Re: FW: YEC Destroying Faith

From: <>
Date: Sat Apr 24 2004 - 03:50:25 EDT

David wrote,
> Glenn,
> >I know that you are off line, but I cannot let this partial answer pass.
> >I must ask: where are the sluice gates that were opened to produce the
> >Flood?

Gordon asked in response,

> How would the ancient Hebrews have answered this question? Do we know how
> the Babylonians or others of their contemporaries would have answered it?
> That seems to be a method used in deducing the Hebrews' cosmology. Just
> from the Bible the only input I can find is from Gen. 7:11, Gen. 8:2, II
> Kings 7:2, II Kings 7:19, Isa. 24:18 (?), and Mal. 3:10, but some of these
> seem to be figurative.

I figure I should help Dave out here.
There is virtually no Hebrew literature from OT times except the OT itself,
and as you note it does not describe the sluice gates very well. We can gather
from Gen 7:11 and 8:2, however, that however their structure may have been
understood, they were literally a means of allowing the water above the firmament
to flow down to earth by opening them and a means of stopping the water from
coming down by closing them.

In the so-called Babylonian Creation account, Enuma elish, after the god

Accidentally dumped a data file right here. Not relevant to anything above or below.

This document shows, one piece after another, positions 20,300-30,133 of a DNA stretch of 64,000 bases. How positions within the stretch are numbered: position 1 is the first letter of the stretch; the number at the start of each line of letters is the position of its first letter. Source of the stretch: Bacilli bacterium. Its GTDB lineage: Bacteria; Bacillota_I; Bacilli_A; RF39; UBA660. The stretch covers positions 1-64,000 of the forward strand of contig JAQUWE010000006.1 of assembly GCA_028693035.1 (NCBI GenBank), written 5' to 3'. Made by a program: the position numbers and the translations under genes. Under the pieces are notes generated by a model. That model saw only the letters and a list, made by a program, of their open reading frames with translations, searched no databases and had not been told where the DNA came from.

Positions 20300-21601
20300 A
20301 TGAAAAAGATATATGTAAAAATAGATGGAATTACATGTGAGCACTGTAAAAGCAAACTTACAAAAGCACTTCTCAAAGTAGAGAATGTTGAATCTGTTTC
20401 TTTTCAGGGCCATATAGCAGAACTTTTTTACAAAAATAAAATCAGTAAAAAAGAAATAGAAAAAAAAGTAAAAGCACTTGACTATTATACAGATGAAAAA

Marduk splits Tiamat the Sea goddess in half (like God splitting the tehom in half
on the second day of creation), he uses half of her body to make the sky (the
firmament) and since she is the sea, there is water above the firmament just
as in Genesis 1. Then to prevent her waters (above the firmament) from coming
down, he "pulled down the bar" (as in locking a door or gate, cf Amos 1:5) and
"posted guards." with orders not to allow her waters to escape. (end of
tablet 4). The bar along with its implied door or gate corresponds to the sluice
gates in Gen 7:11; 8:2.

These were apparently considered actual physical parts of the universe since
Marduk uses the other half of her body to make the earth with the waters of
the sea under the earth, and these waters come up through her eyes to supply the
Tigris and the Euphrates. Her eyes correspond to (but not exhaustively) the
biblical "fountains of the great deep." The Hebrew word, "fountain" could also
be translated "place of the eye."

In later rabbinical thought, the clouds were believed to go up to the
firmament to be filled with water, and then they carried the water to various parts
of the earth and dumped it as rain.

Received on Sat Apr 24 03:52:50 2004

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